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Bipartisan GME Legislation Reintroduced in Senate

June 9, 2017

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PRESS CONTACTS
Len Marquez, Senior Director, Government Relations

Senators Bill Nelson (D-Fla.), Dean Heller (R-Nev.) and Democratic Leader Chuck Schumer (D-N.Y.) June 7 introduced the Resident Physician Reduction Act of 2017 (S. 1301), a companion bill to the House bill (HR 2267), which was filed May 1 by Representatives Joe Crowley (D-N.Y.) and Ryan Costello (R-Pa.). The bill is aimed at alleviating the impending doctor shortage by providing 15,000 federally supported residency positions over a five year period.

In a statement, AAMC President and CEO Darrell G. Kirch, MD, applauded the introduction of the legislation, “This targeted bipartisan legislation, along with companion legislation introduced in the House last month, takes much-needed steps toward ensuring that all Americans will have access to the health care they need. However, legislation alone will not relieve the doctor shortage. As part of a multi-pronged approach, America’s medical schools and teaching hospitals continue to invest in physician and health care provider training and lead innovations in care delivery to create more efficient patient care.”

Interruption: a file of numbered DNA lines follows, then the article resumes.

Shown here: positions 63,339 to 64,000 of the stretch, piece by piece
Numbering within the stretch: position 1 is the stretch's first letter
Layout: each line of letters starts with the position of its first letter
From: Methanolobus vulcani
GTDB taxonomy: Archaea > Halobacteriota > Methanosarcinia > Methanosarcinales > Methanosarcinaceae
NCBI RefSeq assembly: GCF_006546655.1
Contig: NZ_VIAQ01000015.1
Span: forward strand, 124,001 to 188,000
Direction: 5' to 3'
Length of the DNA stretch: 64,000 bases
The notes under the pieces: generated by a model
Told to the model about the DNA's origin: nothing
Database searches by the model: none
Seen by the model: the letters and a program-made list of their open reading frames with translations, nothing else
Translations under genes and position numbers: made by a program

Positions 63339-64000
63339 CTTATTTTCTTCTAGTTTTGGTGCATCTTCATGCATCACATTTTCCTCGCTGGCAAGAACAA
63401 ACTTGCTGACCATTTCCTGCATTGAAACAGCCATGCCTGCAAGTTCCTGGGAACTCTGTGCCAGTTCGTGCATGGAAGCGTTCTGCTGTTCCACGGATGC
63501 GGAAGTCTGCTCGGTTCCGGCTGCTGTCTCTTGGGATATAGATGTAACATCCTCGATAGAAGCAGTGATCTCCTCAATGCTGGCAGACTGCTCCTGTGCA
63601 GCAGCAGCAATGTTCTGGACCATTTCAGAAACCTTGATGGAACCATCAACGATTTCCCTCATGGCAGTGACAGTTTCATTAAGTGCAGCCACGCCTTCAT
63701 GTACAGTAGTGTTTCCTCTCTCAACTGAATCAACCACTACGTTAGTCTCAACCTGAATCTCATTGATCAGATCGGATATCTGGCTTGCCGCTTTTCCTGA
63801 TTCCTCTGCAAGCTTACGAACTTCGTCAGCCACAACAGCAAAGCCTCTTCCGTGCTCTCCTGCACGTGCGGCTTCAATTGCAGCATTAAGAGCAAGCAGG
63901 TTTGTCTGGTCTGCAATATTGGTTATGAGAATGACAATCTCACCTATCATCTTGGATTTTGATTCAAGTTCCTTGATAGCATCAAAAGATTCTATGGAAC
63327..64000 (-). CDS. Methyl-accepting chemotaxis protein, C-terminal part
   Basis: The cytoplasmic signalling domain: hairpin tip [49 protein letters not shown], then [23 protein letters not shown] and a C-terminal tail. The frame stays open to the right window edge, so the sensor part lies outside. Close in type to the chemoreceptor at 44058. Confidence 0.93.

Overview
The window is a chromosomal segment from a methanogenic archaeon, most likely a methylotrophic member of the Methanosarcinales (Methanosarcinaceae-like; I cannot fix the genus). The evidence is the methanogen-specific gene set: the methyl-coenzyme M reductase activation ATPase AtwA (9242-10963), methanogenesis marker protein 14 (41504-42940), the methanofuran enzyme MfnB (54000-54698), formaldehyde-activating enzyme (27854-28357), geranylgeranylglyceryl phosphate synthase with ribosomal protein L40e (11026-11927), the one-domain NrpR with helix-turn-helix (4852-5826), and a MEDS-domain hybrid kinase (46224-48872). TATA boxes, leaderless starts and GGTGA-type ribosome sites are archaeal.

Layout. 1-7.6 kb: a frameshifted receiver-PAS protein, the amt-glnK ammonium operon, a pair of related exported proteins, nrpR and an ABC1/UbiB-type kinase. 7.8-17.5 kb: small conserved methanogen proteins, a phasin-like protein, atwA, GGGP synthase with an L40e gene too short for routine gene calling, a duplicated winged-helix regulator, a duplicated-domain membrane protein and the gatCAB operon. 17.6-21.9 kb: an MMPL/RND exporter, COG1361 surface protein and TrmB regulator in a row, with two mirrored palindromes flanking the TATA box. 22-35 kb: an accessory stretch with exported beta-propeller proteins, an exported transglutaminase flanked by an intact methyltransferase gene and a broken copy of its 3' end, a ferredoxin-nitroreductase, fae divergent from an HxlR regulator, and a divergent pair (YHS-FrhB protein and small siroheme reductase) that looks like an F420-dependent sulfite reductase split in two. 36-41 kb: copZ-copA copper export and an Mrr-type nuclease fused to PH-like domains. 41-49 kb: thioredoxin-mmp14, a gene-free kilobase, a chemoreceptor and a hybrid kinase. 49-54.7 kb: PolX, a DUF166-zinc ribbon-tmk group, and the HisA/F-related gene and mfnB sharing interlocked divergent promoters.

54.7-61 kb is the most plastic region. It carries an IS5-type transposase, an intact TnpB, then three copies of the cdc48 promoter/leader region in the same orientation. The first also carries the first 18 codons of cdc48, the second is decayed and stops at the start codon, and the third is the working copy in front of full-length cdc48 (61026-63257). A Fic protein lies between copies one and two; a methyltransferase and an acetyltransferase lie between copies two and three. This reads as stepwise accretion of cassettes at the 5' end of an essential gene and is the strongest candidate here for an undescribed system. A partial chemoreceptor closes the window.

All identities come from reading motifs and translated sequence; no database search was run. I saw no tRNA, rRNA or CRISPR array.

The legislation, similar to bills introduced in previous congresses, is unique in that it is bipartisan. Senator Heller sponsored the legislation because Nevada is particularly negatively impacted by the physician shortage. In a statement, Senator Heller explained, “While the number of medical school graduates from Nevada’s universities continues to rise, the state does not currently have enough residency positions to keep pace with those graduates in Nevada…[t]he Resident Physician Shortage Reduction Act increases the number of hospital residency positions available to address the doctor shortage, particularly in our rural communities, and improve the quality of care patients receive.”

Senator Nelson also praised the legislation for addressing the pressing physician shortage. He said, “Florida’s population continues to grow and, as a result, we now have more people seeking care than ever before…[w]e have to train more doctors now to meet this growing demand and ensure that people are getting the care they need, when they need it.”

The legislation has been referred to the Senate Finance Committee.

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